Make sure it is properly grounded first, then maybe have serviceman change ignition transformer on burner. I once had same problem after a few tries with everything else it turned out to be the Honeywell circulator/burner control on heater, bad contact when burner was firing.
Re: Furnace causing static on TV#21223 01/29/0310:25 PM01/29/0310:25 PM
Any sort of bad connection or un-suppressed motor, can play havoc with a TV set. Placing an adequately sized capacitor across the motor terminals, will nip this in the bud. Sorry I can't be of more help.
Re: Furnace causing static on TV#21225 01/30/0311:38 PM01/30/0311:38 PM
This scenario sounds like either the Ignitor (High Voltage Pulses - like an Automotive Ignition System), the Start Switch on the Blower Motor (on split phase Motors), or both, are causing the interference.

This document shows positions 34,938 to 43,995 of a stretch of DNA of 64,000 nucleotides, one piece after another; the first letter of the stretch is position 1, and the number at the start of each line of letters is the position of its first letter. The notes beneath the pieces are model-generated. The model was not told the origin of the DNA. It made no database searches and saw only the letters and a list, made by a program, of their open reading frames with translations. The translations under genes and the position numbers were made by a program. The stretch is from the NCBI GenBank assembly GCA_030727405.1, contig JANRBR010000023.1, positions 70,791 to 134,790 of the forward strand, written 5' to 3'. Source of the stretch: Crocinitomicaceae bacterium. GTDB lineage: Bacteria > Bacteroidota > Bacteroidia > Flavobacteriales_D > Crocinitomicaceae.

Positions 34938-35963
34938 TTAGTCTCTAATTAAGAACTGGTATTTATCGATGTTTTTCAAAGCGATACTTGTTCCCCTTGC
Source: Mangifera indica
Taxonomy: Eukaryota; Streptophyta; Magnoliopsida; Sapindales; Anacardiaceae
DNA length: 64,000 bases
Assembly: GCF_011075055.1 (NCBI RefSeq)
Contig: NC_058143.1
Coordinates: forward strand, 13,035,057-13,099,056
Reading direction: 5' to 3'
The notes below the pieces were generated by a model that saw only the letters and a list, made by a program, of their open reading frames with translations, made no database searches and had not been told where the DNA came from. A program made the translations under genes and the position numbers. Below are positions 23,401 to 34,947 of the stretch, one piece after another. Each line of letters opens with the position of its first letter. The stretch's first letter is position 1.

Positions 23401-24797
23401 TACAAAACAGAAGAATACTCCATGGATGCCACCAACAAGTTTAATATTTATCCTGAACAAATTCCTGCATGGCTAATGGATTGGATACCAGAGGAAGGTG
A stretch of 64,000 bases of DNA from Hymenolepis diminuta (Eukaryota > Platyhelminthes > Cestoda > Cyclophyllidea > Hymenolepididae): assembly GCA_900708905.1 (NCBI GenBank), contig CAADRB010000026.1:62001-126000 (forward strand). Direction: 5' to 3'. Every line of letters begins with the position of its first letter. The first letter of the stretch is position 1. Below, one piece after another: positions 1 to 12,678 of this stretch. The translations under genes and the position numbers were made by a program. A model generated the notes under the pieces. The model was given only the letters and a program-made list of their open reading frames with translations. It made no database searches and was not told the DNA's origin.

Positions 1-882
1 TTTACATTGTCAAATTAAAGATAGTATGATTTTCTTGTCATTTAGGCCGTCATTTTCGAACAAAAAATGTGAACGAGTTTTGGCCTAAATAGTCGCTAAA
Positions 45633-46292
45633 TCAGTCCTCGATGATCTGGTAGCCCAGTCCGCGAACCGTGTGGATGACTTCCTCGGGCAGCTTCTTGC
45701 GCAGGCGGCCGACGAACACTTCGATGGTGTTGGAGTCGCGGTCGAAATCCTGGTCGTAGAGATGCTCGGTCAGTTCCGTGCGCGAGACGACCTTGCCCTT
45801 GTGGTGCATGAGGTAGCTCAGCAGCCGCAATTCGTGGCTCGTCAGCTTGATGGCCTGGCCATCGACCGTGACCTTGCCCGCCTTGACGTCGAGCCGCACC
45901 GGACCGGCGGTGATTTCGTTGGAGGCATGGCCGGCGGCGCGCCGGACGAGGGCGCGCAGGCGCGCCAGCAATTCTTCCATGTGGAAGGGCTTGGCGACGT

These sources will cause a series of pulse-like "streaks" to appear across the CRT along with an audible noise (normally) in the audio portion of the TV Receiver.
The interference could be entering the set from the Antenna line, the AC power circuit, or both.
As stated before, passing the noise to ground via filters will work. Find out where it is entering from, then filter that circuit at the set.
Also, be sure the metallic frame of the furnace is driven to ground (properly grounded). This will assist to shield some of the Capacitive bursts from the Ignitor or Motor.
P.S. If for some reason the Blower Motor is a Brush Type Motor (like a DC Motor), the brushes will create a continuous EMI / RFI situation on the CRT, which worsens as brush-commutator contact also worsens. The results of sparkee brushes will show up on CRTs. To catch this interference, place a low value capacitor across the Motor's input leads - right at the Motor.
Feel free to ask further questions about this situation.
Scott " 35 " Thompson Just Say NO To Green Eggs And Ham!